No, it aint cold, its jest that I cant abear thinkin of it,
Evn now.
Ill take a sip o tea.
Thank you, Mis Priest, thats better.
Id ruther finish now Ive begun.
Thank you, jest the same.
I dropped the hands ef itd ben red hot
Stead o ice cold.
Fer a minit or two I jest laid on that grass
Then I up and run to them laylocks
An pulled em every which way.
True es Im settin here, Mis Priest,
Ther warnt nothin ther.
I peeked an pryed all about em,
But ther warnt no man ther
Neither livin nor dead.
But the hand was ther all right,
Upside down, the way Id dropped it,
And glistnin fit to dazzle yer.
I dont know how I done it,
An I dont know why I done it,
But I wanted to git that dretful hand out o sight
I got in t th barn, somehow,
An felt roun till I got a spade.
I couldnt stop fer a lantern,
Besides, the moonlight was bright enough in all conscience.
Then I scooped that awful thing up in th spade.
I had a sight o trouble doin it.
It slid off, and tipped over, and I couldnt bear
Evn to touch it with my foot to prop it,
But I done it somehow.
Then I carried it off beind the barn,
Clost to an old apple-tree
Where you couldnt see from the house,
An I buried it,
Good an deep.
I dont reclect nothin more o that night.
Clarence woke me up in th mornin,
Hollerin fer me to come down and set th milk.
When hed gone,
I stole roun to the apple-tree
And seed the earth all new turned
Where I left it in my hurry.
I did a heap o gardenin
That mornin.
I couldnt cut no big sods
Fear Clarence would notice and ask me what I wanted em fer,
So I got teeny bits o turf here and ther,
And no one couldnt tell therd ben any diggin
When I got through.
They was awful days after that, Mis Priest,
I used ter go every mornin and poke about them bushes,
An up and down the fence,
Ter find the body that hand come off of.
But I couldnt never find nothin.
Id lay awake nights
Hearin them laylocks blowin and whiskin.
At last I had Clarence cut em down
An make a big bonfire of em.
I told him the smell made me sick,
An that warnt no lie,
I cant abear the smell on em now;
An no wonder, es you say.
I fretted somethin awful bout that hand
I wondered, could it be Hirams,
But folks dont rob graveyards hereabouts.
Besides, Hirams hands warnt that awful, starin white.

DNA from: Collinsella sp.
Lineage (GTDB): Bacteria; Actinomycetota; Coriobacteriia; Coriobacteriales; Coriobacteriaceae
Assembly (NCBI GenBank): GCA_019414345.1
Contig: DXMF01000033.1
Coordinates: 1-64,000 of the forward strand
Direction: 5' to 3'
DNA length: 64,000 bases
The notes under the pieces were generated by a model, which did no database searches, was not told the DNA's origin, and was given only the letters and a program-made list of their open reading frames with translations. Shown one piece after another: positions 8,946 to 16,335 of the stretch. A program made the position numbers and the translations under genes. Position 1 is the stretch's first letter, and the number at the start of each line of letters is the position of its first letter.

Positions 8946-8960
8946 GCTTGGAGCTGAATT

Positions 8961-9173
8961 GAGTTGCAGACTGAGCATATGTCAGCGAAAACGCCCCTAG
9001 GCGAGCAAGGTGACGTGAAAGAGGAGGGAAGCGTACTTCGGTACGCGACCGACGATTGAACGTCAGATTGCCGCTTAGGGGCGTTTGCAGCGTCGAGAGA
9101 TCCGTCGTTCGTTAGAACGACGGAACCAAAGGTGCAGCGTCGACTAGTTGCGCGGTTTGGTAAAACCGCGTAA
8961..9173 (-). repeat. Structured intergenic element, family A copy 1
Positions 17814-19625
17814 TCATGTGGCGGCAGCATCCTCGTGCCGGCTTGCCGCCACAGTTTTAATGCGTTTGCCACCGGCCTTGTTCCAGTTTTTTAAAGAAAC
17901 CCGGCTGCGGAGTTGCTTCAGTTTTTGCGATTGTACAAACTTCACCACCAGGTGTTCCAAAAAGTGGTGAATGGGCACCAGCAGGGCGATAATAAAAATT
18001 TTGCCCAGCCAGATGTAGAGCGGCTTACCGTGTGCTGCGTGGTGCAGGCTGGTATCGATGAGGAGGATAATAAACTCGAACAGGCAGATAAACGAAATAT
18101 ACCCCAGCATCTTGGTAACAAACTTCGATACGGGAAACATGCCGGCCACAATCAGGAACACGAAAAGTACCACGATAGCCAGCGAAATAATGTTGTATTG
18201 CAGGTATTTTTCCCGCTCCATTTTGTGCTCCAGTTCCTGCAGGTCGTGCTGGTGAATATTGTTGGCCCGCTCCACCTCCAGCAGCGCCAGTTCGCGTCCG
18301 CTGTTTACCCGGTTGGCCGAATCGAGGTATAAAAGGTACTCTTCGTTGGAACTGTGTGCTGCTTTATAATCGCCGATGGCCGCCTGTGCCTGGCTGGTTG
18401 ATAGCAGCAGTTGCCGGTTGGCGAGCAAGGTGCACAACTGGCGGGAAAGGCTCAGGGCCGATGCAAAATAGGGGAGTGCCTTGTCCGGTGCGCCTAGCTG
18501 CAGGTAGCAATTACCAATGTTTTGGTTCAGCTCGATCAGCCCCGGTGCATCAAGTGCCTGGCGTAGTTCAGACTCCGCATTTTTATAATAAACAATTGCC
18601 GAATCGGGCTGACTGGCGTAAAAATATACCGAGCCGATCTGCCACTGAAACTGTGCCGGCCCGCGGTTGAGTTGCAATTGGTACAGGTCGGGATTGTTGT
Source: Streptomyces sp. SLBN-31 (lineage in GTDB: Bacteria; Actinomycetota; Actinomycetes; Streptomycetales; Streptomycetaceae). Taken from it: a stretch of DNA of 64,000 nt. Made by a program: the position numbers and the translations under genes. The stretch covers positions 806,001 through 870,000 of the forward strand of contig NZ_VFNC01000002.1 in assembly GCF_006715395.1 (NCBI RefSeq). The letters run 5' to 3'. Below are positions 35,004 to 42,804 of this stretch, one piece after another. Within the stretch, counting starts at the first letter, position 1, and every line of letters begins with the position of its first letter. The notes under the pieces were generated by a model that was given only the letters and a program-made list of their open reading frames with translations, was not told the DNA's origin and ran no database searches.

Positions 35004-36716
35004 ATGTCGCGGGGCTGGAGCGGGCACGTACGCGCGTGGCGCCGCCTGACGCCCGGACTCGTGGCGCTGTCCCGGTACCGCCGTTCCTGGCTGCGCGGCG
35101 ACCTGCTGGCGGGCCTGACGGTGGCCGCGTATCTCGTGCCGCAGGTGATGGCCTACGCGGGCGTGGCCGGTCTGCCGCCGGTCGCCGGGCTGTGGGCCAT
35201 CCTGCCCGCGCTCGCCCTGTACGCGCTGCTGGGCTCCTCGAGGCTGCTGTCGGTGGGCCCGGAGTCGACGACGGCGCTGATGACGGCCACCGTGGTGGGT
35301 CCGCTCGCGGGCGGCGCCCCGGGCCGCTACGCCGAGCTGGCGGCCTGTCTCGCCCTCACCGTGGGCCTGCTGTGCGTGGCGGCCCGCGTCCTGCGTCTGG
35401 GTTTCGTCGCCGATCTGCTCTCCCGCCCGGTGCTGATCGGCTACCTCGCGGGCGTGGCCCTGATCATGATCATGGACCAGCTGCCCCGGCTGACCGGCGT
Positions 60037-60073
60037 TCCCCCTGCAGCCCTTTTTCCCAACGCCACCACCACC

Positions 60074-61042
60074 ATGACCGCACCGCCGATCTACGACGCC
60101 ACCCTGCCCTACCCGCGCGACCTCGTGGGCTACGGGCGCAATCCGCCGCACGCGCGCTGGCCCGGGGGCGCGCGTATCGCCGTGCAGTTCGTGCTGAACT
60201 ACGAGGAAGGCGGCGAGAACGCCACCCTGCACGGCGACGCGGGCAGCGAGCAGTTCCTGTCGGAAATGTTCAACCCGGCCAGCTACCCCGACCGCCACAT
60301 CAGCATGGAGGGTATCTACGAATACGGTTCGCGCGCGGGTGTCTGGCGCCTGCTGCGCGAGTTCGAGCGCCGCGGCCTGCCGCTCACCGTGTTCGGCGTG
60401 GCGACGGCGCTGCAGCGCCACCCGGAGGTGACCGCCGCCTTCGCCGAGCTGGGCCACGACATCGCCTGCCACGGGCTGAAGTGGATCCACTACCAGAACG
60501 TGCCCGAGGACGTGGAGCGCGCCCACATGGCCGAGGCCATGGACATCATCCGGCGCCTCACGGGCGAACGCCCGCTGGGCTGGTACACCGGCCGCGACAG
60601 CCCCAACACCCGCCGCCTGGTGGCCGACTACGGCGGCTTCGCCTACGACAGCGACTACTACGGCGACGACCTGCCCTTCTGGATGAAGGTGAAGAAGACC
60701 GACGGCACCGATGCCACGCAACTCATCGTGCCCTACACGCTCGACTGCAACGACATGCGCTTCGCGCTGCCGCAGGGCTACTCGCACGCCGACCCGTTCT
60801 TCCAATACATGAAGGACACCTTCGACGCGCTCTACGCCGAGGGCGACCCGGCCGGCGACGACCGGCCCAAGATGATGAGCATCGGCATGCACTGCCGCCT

I give up seein people,
I was afeared Id say somethin.
You know what folks thought o me
Bettern I do, I dessay,
But mebbe now youll see I couldnt do nothin diffrent.
But I stuck it out,
I warnt goin to be downed
By no loose hand, no matter how it come ther
But that aint the worst, Mis Priest,
Not by a long ways.
Two year ago, Mr. Densmore made me an offer for Cherrys Orchard.
Well, Id got used to th thought o bein sort o blighted,
An I warnt scared no more.
Lived down my fear, I guess.
Id kinder got used to th thought o that awful night,
And I didnt mope much about it.
Only I never went out o doors by moonlight;
That stuck.
Well, when Mr. Densmores offer come,
I started thinkin bout the place
An all the things that had gone on ther.
Thinks I, I guess Ill go and see where I put the hand.
I was foolhardy with the long time that had gone by.
I knowd the place real well,
Fer Id put it right in between two o the apple roots.
I dont know what possessed me, Mis Priest,
But I kinder wanted to know
That the hand had been flesh and bone, anyway.
It had sorter bothered me, thinkin I might ha imagined it.
I took a mornin when the sun was real pleasant and warm;
I guessed I wouldnt jump for a few old bones.
But I did jump, somethin wicked.
Ther warnt no bones!
Ther warnt nothin!
Not evn the gold ring Id minded bein on the little finger.
I dont know ef ther ever was anythin.
Ive worried myself sick over it.
I ben diggin and diggin day in and day out
Till Clarence ketched me at it.
Oh, I knowd real well what you all thought,
An I aint sayin youre not right,
But I aint goin to end in no county sylum
If I cn help it.
The shivrin fits come on me sudden like.
I know em, dont you trouble.
Ive fretted considerable about the sylum,
I guess I ben frettin all the time I aint ben diggin.
But anyhow I cant dig to Chicago, can I?
Thank you, Mis Priest,
Im better now.  I only dropped in in passin.
Ill jest be steppin along down to Frenchs.
No, I wont be seein nobody in the mornin,
Its a pretty early start.
Dont you stand ther, Mis Priest,
The windll blow yer lamp out,
An I cn see easy, I got aholt o the gate now.
I aint a mite tired, thank you.

Amy Lowell's other poems:
  1. The Book of Hours of Sister Clotilde
  2. The Bungler
  3. The Matrix
  4. The Bombardment
  5. The Promise of the Morning Star